Treatment With XPro1595 Promotes Remyelination in Mouse Model

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by Marisa Wexler, MS |

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The experimental therapy XPro1595 was found to promote remyelination — the repair of the myelin sheath — in a mouse model of myelin loss, new data show.

Myelin, the fatty covering that helps nerve fibers send electrical signals, is damaged by the immune system in multiple sclerosis (MS). These findings support the development of XPro1595, which inhibits the soluble form of tumor necrosis factor (TNF), as a potential treatment for MS.

The research results were presented at the European Conference on Neuroinflammation, in London, by Athena Boutou, a PhD student at the Hellenic Pasteur Institute, in Greece. Her talk was titled “Beneficial microglia responses drive remyelination through inhibition of solTNF-TNFR1 in the cortical grey matter.”

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TNF is a powerful pro-inflammatory signaling molecule that is often found at high levels in people with autoimmune conditions. Therapies that block TNF have shown promise in some autoimmune diseases that are driven by inflammation.

In MS, however, prior studies of TNF-blocking therapies showed that these medicines actually exacerbated the disease.

According to Boutou, the reason for this paradoxical effect is that there are two forms of TNF: soluble and transmembrane TNF. These separate forms activate two different protein receptors — TNF receptor 1 and 2, respectively.

When soluble TNF binds to TNF receptor 1, it tends to promote damage in the nervous system. By contrast, transmembrane TNF binding to TNF receptor 2 tends to be beneficial for nervous system function. Completely blocking all TNF signaling may worsen disease by inhibiting some of these beneficial effects.

XPro1595, or XPro for short, was designed to selectively block soluble TNF without affecting the transmembrane form of this signaling protein. The therapy is currently being developed by INmune Bio as a potential treatment for MS and Alzheimer’s disease.

Data from a Phase 1 study (NCT03943264) involving Alzheimer’s patients indicated that Xpro treatment promoted myelin repair, as measured via a new MRI analytic developed by INmune Bio’s imaging partner IMEKA.

“One reason few understand that demyelination is part of degenerative diseases such as [Alzheimer’s] is because it has been difficult to measure in patients,” CJ Barnum, PhD, vice president of central nervous system development at INmune, said in a press release.

“Using non-invasive MRI imaging metrics, we can see and quantify the amount of demyelination and remyelination in patients with neurodegenerative disease,” Barnum said.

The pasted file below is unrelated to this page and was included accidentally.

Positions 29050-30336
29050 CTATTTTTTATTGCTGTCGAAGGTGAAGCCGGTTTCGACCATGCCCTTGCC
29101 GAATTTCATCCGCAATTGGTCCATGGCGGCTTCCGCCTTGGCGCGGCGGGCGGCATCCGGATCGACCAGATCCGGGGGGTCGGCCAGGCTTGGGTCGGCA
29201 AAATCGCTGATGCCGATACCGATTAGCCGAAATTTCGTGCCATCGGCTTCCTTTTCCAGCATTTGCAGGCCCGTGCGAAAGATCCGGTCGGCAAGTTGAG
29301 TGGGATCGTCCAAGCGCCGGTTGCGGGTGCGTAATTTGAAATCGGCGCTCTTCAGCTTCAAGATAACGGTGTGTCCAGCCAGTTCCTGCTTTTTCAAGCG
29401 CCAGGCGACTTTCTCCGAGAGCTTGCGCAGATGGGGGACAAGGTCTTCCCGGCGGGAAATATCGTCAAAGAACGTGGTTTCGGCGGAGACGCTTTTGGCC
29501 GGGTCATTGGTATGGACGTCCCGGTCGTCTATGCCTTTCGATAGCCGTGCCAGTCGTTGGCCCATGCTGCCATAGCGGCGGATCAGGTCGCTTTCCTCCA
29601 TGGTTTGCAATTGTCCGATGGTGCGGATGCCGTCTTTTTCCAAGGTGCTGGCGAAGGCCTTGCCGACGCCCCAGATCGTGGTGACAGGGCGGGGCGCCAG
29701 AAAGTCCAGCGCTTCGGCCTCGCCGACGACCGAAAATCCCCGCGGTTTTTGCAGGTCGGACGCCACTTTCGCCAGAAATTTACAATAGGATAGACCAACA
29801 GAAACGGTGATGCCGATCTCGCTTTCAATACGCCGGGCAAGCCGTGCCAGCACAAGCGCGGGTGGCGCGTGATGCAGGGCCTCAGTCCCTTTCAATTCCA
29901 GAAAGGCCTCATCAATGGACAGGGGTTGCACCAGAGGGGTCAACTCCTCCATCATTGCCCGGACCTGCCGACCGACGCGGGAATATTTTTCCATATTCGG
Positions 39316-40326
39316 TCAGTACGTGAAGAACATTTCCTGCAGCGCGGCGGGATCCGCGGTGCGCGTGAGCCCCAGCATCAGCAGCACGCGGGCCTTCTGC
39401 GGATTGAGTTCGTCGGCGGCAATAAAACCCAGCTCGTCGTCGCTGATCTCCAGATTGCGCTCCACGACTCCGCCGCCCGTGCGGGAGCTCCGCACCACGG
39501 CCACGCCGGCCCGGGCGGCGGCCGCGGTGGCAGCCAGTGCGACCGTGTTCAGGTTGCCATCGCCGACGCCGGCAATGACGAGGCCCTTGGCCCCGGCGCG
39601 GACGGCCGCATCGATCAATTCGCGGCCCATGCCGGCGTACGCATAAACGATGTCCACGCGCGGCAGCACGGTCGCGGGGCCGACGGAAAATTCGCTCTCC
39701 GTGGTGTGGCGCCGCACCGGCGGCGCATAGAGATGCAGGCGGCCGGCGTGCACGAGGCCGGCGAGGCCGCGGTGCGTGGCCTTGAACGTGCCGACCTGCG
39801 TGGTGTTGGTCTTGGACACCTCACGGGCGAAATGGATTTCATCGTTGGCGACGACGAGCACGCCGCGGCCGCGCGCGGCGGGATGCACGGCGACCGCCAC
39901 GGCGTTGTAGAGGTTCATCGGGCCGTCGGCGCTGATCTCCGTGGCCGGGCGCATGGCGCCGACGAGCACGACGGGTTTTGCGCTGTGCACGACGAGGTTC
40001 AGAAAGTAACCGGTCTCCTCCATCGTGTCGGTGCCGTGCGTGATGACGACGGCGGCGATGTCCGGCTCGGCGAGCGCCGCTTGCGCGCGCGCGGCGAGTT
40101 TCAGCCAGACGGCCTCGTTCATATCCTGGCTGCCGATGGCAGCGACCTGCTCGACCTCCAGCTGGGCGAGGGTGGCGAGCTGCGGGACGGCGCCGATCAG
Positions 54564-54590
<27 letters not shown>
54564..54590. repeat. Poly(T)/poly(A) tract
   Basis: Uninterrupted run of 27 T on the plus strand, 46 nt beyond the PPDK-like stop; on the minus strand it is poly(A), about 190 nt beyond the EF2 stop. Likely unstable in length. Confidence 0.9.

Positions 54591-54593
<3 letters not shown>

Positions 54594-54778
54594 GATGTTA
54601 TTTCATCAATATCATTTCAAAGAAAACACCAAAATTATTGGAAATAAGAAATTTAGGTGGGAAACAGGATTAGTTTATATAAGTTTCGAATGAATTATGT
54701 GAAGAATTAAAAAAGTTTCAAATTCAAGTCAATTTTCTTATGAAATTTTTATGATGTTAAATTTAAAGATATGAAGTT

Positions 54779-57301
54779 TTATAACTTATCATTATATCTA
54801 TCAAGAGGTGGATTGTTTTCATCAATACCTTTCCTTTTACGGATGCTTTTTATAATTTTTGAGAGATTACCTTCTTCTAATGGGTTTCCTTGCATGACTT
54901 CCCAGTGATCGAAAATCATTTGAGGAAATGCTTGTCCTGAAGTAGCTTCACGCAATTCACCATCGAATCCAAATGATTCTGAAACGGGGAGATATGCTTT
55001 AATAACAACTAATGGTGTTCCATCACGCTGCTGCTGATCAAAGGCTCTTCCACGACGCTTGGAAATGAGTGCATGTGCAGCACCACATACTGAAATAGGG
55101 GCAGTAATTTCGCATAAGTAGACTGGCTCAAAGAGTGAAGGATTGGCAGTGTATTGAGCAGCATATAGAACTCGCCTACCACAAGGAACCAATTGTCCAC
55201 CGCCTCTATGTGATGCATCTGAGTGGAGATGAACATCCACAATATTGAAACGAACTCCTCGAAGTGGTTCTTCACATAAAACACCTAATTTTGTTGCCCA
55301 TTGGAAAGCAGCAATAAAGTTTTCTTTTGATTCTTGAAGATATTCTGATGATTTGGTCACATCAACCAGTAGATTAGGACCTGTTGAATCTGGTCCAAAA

Now, researchers evaluated the effects of XPro treatment in a mouse model in which myelin loss was induced by a chemical called cuprizone. The results showed that XPro treatment markedly increased myelin levels after about five weeks, indicating that the therapy promoted remyelination. 

Additional analysis showed that XPro treatment led to the early activation of two types of glial cells: microglia — the resident immune cells of the nervous system — and astrocytes, which are star-shaped cells that support neuronal function.

More specifically, the treatment promoted these cells to more effectively clear damaged myelin through a process called phagocytosis or “cellular eating.” That paves the way for later repair by myelin-making cells called oligodendrocytes. 

“Soluble TNF paralyzes the ability of microglial cells to remove myelin debris. By eliminating soluble TNF, glial phagocytosis returns, myelin debris is cleared, and oligodendrocytes can remyelinate damaged axons [nerve fibers],” said Lesley Probert, PhD, head of the department of immunology at the Hellenic Pasteur Institute, and a study co-author.

In separate experiments, the researchers genetically engineered mice so that they would lack TNF receptor 1 (the receptor for soluble TNF) in their microglia. This had a similar remyelination-promoting effect as inhibiting soluble TNF with XPro. 

“Overall, our results suggest that therapeutic inhibition of soluble TNF allows beneficial glial responses that favor the CNS [central nervous system] repair, indicating soluble TNF as a potential target to promote remyelination,” Boutou concluded.

“Time and experience of more patients treated will tell if XPro’s ability to promote remyelination in diseases such as [Alzheimer’s] and MS translates into measurable clinical benefits,” Barnum said.

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